“At Fjällräven, this is what we love about this project. Our goal is to inspire more people to get outdoors. Because we believe that the more time people spend in nature, the more they will appreciate and love it, which will inspire them to take action for nature as well,” says Christiane Dolva, Global Sustainability Manager at Fjällräven. And the younger you start, the better!
Mathematics in the forest and learning for life
“From our point of view, regular school lessons outside the classroom or education in the outdoors has many advantages over lessons that only take place indoors,” says Österle. “The children learn to take responsibility, for themselves and others. You can allocate tasks, for example asking one to buy the tickets and the other to read the map and find the way.” The children and young people thus experience self-efficacy, become actors in events, act independently and learn from very tangible objects. This strengthens their awareness and their own ability to act. In a way they are given tools for life.
On every school hiking day, Stefan Österle has the class estimate the height of a tree, which they then determine together using the mathematical ray theorem. Here, many a boy or girl often realises: “Now I finally know what mathematics can be used for.” Because outdoor school is not only about orientation, movement and biodiversity; with a little creativity, even normal school subjects can be taught in a vivid way. That often sticks longer. “When learning content is linked to experiences, it is stored more deeply in the brain,” Österle adds. And of course, we all know how good it is to spend time in nature. School classes also benefit from this when they are out and about. Exercise in the fresh air, training in coordination, discovering the biodiversity on your own doorstep, working together in teams – this makes you happy. Teachers often report that the children are also much more balanced and attentive in the classroom after a day in nature.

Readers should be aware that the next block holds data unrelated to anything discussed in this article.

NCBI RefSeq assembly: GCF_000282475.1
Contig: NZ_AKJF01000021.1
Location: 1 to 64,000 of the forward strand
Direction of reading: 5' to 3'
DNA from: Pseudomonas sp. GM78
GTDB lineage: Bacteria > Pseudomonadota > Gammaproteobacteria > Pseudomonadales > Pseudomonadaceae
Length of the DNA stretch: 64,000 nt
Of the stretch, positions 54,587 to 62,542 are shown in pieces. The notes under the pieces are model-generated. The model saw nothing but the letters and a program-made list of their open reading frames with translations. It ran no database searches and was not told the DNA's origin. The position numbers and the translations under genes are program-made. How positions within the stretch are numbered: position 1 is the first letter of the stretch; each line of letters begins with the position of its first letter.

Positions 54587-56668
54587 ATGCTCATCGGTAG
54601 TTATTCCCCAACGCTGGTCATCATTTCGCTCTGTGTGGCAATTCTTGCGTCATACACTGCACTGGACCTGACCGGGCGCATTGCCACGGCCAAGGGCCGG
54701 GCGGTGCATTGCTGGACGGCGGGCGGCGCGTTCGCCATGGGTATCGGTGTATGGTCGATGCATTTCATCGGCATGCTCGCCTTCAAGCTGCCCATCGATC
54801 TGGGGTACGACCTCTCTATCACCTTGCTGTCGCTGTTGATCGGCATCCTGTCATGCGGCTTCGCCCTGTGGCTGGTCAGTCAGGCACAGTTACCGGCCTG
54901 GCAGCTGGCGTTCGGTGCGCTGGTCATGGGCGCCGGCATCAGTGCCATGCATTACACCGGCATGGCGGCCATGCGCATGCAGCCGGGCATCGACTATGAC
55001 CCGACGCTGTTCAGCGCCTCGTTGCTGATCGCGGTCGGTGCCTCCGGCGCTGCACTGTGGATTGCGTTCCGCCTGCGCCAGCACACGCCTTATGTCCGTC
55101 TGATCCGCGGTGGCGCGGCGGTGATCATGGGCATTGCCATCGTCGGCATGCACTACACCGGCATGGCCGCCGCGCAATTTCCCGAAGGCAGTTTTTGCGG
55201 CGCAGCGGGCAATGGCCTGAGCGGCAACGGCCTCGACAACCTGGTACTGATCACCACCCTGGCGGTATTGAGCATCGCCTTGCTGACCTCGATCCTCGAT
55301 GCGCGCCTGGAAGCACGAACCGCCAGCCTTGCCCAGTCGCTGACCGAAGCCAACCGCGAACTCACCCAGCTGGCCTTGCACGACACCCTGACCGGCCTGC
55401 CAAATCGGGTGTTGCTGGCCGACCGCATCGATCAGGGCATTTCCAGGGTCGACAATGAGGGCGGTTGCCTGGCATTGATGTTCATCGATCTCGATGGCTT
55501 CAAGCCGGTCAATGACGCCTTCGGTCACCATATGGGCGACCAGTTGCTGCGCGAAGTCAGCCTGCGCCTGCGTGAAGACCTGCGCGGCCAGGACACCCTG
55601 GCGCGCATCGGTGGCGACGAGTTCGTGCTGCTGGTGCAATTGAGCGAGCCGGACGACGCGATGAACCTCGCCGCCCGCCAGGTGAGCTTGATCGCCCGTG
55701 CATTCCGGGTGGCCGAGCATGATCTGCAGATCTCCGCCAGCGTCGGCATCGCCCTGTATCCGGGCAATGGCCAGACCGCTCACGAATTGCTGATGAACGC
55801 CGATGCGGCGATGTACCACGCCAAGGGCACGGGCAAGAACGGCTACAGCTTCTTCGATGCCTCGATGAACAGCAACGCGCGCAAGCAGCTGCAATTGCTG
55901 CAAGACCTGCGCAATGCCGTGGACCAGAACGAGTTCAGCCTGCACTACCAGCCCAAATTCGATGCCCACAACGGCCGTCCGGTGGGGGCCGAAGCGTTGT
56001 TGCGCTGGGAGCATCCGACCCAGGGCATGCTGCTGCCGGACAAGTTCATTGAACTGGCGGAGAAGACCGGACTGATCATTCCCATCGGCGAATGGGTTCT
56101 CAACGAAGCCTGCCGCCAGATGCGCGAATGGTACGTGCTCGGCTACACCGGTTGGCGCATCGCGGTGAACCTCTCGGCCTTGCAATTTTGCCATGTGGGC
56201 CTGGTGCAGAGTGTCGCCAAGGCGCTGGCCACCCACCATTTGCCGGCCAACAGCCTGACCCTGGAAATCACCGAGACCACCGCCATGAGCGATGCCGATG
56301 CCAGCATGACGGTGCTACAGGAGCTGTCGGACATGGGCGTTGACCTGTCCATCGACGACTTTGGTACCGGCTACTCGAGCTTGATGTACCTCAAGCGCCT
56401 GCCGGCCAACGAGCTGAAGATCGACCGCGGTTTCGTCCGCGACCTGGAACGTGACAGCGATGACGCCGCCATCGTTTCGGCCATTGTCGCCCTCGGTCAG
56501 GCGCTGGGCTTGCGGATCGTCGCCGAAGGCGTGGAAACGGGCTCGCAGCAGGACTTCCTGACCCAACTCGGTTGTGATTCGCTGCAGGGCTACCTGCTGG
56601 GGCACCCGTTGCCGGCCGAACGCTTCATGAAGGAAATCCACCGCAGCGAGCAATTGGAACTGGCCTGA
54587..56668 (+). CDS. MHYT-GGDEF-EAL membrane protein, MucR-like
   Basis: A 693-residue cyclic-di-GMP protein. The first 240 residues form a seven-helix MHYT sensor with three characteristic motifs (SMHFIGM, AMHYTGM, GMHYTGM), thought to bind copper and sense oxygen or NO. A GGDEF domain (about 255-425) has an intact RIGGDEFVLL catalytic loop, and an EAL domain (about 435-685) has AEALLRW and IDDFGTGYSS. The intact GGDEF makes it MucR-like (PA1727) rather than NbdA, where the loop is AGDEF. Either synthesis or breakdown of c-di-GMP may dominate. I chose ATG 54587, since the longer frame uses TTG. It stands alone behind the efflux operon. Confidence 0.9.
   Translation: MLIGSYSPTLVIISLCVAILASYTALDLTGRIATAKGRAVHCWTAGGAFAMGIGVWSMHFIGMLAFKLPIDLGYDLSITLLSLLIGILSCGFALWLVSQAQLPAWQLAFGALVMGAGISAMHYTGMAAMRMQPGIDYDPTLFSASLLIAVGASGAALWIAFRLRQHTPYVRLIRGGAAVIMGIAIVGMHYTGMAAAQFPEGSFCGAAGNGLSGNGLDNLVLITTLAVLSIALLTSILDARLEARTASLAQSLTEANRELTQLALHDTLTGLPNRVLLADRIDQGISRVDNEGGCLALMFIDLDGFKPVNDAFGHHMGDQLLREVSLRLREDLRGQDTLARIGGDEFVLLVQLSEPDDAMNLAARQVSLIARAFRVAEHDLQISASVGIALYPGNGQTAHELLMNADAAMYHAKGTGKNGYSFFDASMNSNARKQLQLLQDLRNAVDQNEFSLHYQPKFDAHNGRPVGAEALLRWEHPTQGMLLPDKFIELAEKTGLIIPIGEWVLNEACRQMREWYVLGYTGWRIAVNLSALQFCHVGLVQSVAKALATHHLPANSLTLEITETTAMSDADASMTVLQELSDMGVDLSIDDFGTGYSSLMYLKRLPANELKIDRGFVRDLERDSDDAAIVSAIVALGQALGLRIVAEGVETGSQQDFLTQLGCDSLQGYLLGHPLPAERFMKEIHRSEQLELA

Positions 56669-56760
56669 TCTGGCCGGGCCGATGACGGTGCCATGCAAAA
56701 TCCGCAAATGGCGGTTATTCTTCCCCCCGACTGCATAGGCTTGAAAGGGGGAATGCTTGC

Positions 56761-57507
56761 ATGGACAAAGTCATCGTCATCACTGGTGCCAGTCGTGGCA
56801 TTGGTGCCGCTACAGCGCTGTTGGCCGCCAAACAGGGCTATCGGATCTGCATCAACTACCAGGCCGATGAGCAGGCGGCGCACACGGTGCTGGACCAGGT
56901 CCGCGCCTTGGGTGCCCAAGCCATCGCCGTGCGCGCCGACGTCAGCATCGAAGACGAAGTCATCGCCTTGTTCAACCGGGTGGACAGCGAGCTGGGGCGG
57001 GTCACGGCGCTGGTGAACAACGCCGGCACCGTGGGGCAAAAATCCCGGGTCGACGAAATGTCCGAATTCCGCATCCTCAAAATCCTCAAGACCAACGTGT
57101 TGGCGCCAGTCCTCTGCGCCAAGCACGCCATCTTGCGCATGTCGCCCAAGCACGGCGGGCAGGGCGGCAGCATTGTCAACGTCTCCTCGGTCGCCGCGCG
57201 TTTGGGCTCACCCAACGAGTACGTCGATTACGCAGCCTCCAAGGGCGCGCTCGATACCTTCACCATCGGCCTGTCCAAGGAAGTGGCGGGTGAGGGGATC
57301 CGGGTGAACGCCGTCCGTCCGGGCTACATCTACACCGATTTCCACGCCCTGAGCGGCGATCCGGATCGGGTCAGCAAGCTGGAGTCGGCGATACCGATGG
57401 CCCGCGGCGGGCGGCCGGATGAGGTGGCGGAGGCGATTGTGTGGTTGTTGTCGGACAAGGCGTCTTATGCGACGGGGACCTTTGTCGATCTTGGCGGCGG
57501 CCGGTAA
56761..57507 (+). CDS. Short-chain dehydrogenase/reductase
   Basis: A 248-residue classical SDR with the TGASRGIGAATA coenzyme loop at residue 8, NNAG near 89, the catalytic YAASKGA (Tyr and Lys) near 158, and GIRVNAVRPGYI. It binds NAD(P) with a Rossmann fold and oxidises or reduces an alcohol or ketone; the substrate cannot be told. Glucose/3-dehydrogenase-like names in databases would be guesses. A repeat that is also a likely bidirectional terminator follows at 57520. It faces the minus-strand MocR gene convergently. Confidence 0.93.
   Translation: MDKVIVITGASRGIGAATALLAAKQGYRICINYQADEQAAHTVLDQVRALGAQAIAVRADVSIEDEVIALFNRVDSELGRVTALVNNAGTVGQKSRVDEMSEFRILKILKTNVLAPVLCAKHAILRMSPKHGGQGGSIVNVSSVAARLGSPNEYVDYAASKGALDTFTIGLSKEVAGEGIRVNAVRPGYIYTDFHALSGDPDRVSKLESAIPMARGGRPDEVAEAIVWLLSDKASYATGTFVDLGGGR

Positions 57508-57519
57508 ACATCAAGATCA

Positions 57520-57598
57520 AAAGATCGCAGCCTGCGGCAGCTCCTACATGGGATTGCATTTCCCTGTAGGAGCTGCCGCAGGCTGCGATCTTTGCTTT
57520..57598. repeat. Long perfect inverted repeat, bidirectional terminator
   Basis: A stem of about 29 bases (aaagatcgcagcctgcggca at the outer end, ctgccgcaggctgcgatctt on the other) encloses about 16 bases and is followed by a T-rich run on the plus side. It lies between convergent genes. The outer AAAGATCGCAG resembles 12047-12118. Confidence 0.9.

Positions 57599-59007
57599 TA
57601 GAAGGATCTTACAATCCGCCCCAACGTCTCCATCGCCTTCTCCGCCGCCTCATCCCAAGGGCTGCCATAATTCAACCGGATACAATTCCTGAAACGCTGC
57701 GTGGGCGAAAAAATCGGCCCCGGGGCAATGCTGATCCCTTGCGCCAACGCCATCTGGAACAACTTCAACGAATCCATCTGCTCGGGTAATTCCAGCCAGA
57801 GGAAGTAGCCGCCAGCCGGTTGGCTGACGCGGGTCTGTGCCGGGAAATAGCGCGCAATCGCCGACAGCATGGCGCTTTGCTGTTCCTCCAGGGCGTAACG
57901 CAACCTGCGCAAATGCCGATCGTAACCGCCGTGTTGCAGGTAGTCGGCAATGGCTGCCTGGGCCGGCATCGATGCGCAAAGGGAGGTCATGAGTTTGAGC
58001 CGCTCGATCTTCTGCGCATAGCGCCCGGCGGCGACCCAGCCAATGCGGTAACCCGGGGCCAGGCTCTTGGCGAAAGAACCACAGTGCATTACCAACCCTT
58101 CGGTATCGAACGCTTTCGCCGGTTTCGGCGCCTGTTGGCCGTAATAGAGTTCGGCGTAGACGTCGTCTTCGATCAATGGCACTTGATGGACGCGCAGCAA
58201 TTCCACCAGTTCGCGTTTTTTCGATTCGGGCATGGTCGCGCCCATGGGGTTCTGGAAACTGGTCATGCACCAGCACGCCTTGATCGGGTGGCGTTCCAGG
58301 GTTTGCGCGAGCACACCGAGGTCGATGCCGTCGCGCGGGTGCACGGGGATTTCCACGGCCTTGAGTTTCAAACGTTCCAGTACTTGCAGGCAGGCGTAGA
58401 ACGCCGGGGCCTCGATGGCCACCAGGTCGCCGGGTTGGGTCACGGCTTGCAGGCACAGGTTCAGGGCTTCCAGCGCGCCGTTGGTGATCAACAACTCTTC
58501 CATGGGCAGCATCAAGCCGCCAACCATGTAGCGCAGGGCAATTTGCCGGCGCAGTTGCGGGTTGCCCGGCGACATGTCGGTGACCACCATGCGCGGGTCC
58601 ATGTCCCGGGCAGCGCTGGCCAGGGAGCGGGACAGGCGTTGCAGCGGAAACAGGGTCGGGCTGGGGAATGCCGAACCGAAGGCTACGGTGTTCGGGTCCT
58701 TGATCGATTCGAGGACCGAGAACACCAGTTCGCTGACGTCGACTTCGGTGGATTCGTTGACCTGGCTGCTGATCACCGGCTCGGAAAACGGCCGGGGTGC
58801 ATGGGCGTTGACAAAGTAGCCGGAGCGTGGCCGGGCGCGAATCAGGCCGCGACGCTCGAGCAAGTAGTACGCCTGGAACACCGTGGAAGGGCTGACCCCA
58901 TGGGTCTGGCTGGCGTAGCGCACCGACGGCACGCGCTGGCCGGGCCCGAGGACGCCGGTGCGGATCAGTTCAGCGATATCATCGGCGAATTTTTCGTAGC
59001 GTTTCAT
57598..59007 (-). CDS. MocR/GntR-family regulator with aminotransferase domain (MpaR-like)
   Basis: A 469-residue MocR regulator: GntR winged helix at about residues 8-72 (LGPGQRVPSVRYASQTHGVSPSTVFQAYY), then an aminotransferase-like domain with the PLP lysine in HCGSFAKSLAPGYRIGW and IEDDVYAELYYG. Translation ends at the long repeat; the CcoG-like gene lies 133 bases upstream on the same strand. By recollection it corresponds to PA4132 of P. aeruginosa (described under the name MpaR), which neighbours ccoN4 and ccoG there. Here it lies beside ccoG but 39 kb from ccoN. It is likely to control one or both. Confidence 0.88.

Many teachers, parents, headteachers and especially the children like the idea of teaching in nature. Unfortunately, as with many things, there is a lack of action. DWV wants to change that. An important step is to train multipliers who learn how to teach children in and with nature in advanced training courses. This year, thanks to the financial support of the Arctic Fox Initiative, six one-day training courses were held nationwide with 90 participants and 14 multipliers were subsequently trained.
“The DWV has been lobbying for more holistic learning for many years and calls on politicians and ministries of education to open their minds and recognise the ‘outdoors’ as a perfect learning environment to complement the classroom,” says DWV Managing Director Ute Dicks.
The work that the DWV does with children and young adults fits perfectly with Fjällräven’s mission to inspire people to engage with nature. “We are delighted to support an organisation in its educational and project work to bring future generations closer to nature and to make the combination of education and outdoor activities possible for more children,” says Christiane Dolva.
The newly trained multipliers will take the concept to schools and ministries of culture as well as DWV members all over Germany. Because, thanks to the initiative of the DWV, and the support of the Arctic Fox Initiative, they have learned the concrete tools to help turn the idea into reality step by step.
Learn more about other projects we support with the Arctic Fox Initiative - here on our Foxtrail Blog.
Arctic Fox Initiative